Need Help/Advise

zooming993November 27, 2010

We're thinking about making an offer on a house that has a 6 year old in ground pool. Pool details are as follows: Shotcrete, white plaster finish, free form shape and approx. 24K gallons. The pool is located in the Northeast so it's presently closed for the winter. For some reason the current owners choose not to open the pool this past summer (left the Loop-Loc installed) causing a large build up of algae. In addition to algae it appeared they didn't keep the water level below the tile line last winter and some of the tiles have popped off. My question is, if the pool needs an acid bath what should we expect to pay? As for the tile, what would it cost to remove and replace 6" the tile line?

Any help/advise would be greatly appreciated.

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here in florida we charge $500 to $1000 to acid wash a pool and refill it using a filter and re balance the chems
u are probably looking at another $1000 to remove and replace the tiles

    Bookmark   November 28, 2010 at 9:05AM
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Algae and deswamping won't require an acid bath. Other issues may. Acid baths and washes shorten plaster life.

Pricing for tile line repairs can be a couple hundred or a couple thousand. It depends on the severity. Complete replacement will require draining since debris from the demolition can't be effectively captured as it's knocked off. Tile and the labor costs will vary. Some states have higher costs of doing business.

Popped tiles aren't always due to winter water level issues. The joint between the deck and pool's coping not being sealed can allow water to get wicked in and weakening the bond of the thin set mortar and the tile. This wicking can also effect the coping's bond to the beam.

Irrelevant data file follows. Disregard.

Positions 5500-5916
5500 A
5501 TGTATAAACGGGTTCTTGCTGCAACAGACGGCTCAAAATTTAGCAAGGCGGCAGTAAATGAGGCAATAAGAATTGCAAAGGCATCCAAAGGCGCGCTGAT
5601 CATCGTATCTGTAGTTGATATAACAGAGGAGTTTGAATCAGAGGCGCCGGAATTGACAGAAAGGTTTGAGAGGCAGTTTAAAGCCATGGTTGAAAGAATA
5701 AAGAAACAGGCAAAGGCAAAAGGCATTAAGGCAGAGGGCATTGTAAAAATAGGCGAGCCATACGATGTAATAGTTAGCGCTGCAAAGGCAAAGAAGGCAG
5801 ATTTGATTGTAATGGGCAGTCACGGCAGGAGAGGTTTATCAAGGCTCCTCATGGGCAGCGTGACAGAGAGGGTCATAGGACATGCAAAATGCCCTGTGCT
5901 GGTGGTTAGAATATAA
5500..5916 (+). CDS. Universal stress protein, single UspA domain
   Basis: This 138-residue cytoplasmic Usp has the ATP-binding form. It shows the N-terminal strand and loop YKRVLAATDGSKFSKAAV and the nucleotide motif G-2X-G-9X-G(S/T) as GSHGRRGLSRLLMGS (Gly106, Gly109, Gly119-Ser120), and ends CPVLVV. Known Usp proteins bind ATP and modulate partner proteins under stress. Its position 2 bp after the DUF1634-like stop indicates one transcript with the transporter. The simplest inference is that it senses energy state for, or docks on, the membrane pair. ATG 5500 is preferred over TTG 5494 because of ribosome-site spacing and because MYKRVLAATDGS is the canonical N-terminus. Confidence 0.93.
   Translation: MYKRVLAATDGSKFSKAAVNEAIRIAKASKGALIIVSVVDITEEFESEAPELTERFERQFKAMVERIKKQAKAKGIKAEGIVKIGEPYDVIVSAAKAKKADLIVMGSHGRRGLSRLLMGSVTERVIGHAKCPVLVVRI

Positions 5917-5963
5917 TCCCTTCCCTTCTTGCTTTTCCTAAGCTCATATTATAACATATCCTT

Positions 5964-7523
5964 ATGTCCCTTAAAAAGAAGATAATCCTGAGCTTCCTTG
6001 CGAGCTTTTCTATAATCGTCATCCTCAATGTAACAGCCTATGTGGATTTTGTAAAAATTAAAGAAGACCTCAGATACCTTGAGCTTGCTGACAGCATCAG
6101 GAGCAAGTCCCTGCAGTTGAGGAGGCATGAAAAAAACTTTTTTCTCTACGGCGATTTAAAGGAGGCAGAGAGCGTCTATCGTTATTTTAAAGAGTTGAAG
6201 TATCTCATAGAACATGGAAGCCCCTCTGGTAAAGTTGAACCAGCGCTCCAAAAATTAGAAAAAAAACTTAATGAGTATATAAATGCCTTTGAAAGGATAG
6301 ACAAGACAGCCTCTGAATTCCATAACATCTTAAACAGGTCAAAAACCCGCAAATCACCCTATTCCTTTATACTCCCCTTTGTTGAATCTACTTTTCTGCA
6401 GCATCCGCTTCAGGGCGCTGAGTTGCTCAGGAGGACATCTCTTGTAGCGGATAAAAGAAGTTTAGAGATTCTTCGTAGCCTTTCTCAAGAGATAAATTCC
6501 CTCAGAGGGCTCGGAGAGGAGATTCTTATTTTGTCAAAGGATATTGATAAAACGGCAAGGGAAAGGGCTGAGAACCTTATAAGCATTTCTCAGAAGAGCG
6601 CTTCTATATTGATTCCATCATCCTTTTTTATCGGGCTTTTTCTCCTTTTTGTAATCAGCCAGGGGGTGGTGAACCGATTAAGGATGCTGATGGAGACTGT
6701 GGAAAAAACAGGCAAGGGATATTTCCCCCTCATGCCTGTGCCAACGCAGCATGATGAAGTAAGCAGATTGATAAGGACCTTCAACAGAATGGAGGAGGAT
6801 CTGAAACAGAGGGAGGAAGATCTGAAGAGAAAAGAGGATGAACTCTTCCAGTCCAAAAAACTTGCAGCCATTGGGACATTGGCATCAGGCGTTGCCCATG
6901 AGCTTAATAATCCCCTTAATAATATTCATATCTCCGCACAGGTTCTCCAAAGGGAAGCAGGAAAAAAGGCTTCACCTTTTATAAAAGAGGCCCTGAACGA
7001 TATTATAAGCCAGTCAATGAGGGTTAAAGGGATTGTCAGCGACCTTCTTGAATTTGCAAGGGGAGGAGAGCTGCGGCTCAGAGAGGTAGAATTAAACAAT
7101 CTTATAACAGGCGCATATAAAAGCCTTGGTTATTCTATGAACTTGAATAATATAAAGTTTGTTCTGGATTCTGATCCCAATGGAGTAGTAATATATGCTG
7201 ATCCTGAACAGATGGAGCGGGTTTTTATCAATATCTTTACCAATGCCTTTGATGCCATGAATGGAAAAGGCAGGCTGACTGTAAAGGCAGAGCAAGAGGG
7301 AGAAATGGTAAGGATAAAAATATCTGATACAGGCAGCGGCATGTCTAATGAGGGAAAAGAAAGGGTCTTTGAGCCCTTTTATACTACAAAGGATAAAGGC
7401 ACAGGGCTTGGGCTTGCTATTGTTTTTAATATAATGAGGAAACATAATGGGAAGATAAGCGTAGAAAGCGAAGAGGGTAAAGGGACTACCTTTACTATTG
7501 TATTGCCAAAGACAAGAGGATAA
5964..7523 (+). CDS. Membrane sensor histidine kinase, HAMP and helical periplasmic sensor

Hollow sounds can be heard when using a wooden club to lightly tap the top of the coping. It makes a distinctive sound when the coping's bond is loose. Don't be surprised.

Winterized pools can't be properly and professionally inspected. Some may opt for asking funds to be left in escrow to cover unseen but specifically defined issues that wouldn't be found until the pool is opened in Spring. Realtors and lawyers hate this as it can complicate transactions.

I wish you luck. Deswamping is not a big problem. Unseen issues may be. I would worry more about that but it's not likely to make potential "Dream House" disregarded if you allow for any potentials.


    Bookmark   November 28, 2010 at 9:28AM
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Make the owner pay for the clean up and have it inspected heavily. That smells like a money pit.

    Bookmark   November 28, 2010 at 7:10PM
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It sounds like having the owner handle the clean up would be a smart choice and do check not only the pool but the surrounding areas as well for anything odd.

I recently was involved in brining a pool "back to life" after the previous owner let it sit for almost two years uncovered. It was nothing but algae soup.

However, with some hardwork and about $500-1000 in pool chemicals (The cost was this high partially because I was learning what would work and what wouldn't) I was able to it cleaned up. I've enjoyed it multiple time since without any issues.

A couple other things that might be worth checking if at all possible is whether the pool is stained or not, as well as the condition of the pump, filter, and other systems. These can get expensive fast to get cleaned up.

Good Luck

    Bookmark   December 1, 2010 at 1:00PM
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